Yesterday we pointed out that a cold pattern for October was beginning to evolve over North America. It was pointed out that the most similar pattern to what is forecast by the longer range models is mid-to-late October 1976. That period saw temperatures from 10 to over 20 degrees below average along with accumulating snow all the way down to the level of Lake Superior. Today, the model forecast has not changed (Image 1 above). It is still forecasting a set up similar to the third week of October â??76.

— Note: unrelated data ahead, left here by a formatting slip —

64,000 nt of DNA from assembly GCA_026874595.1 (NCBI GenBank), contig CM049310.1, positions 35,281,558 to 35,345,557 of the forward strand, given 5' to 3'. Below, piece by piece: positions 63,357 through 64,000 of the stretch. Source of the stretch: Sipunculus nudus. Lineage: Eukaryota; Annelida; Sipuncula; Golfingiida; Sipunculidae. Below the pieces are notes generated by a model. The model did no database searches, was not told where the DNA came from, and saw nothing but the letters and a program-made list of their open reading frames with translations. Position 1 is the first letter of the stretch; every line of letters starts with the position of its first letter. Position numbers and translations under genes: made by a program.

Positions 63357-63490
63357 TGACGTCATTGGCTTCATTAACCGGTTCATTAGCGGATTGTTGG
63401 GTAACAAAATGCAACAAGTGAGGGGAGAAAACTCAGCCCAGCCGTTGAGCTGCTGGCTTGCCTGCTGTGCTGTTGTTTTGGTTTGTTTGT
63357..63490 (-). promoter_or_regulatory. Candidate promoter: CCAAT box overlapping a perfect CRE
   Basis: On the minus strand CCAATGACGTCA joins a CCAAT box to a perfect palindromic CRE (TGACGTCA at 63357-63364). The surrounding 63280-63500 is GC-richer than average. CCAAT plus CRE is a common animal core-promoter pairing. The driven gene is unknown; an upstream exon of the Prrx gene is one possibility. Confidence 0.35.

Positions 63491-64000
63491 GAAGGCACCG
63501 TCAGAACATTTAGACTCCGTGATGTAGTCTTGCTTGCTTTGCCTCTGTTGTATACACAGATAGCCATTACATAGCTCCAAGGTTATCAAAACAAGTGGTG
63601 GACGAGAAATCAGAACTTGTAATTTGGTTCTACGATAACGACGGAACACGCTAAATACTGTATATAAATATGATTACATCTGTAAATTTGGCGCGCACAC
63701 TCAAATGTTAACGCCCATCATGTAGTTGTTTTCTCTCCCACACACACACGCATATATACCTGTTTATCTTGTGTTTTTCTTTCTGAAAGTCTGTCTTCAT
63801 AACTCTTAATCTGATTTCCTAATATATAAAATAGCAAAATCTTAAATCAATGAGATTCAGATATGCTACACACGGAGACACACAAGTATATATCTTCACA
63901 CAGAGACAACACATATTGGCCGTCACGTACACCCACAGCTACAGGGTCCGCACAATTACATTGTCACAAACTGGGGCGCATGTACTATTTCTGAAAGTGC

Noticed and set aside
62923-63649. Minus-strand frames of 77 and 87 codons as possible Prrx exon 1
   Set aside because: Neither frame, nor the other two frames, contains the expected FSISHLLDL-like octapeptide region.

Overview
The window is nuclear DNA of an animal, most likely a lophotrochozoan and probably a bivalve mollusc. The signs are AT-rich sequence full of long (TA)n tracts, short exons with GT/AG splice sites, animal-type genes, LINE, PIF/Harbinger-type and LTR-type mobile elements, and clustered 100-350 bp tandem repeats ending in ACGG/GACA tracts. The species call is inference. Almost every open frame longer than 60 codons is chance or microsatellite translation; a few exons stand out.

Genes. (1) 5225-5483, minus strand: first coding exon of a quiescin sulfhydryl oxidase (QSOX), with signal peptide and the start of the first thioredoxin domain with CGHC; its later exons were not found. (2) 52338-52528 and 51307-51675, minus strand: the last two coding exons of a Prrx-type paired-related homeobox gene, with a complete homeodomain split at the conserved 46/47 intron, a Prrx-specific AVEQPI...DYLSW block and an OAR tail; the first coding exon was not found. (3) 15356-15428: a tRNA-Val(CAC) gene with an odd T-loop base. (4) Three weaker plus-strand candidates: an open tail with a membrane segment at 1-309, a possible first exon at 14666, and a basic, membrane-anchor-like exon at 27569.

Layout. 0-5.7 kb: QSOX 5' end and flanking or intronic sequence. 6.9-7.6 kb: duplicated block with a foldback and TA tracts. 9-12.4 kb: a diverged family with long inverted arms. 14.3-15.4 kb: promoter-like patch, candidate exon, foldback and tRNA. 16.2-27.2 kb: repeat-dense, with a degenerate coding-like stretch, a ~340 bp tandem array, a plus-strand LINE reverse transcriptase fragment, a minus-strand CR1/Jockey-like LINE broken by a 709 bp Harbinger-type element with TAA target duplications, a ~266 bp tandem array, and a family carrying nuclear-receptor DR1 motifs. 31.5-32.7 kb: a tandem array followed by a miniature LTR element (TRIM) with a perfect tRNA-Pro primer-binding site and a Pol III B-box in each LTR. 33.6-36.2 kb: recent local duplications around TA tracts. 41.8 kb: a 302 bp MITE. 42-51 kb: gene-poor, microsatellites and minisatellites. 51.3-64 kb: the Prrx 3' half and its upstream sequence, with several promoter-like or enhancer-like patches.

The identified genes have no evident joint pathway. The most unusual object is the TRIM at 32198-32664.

While a deep upper-level trough is forecast to set up and bring the cold, there still is no cold air in Canada except in the high arctic (Image 1 above). Since this will be the first outbreak of the season and there still is not much snow on the ground except in the far north (Image 2), it will take a while for the cold to develop. Currently, moderately cold air is streaming southward through central Canada due to northwesterly winds blow ahead of high pressure off the West Coast (Image 3). This general pattern is forecast to continue and by next Friday, the European model shows some very cold air for October flowing from the arctic southeastward into the Upper Great Lakes (Image 3). This would mean a good deal of lake-effect precipitation. In fact, we expect it this weekend, though much of it will be in the form of rain. If the model forecast is correct, there will be accumulating snow over at least portions of northern Upper Michigan during next week.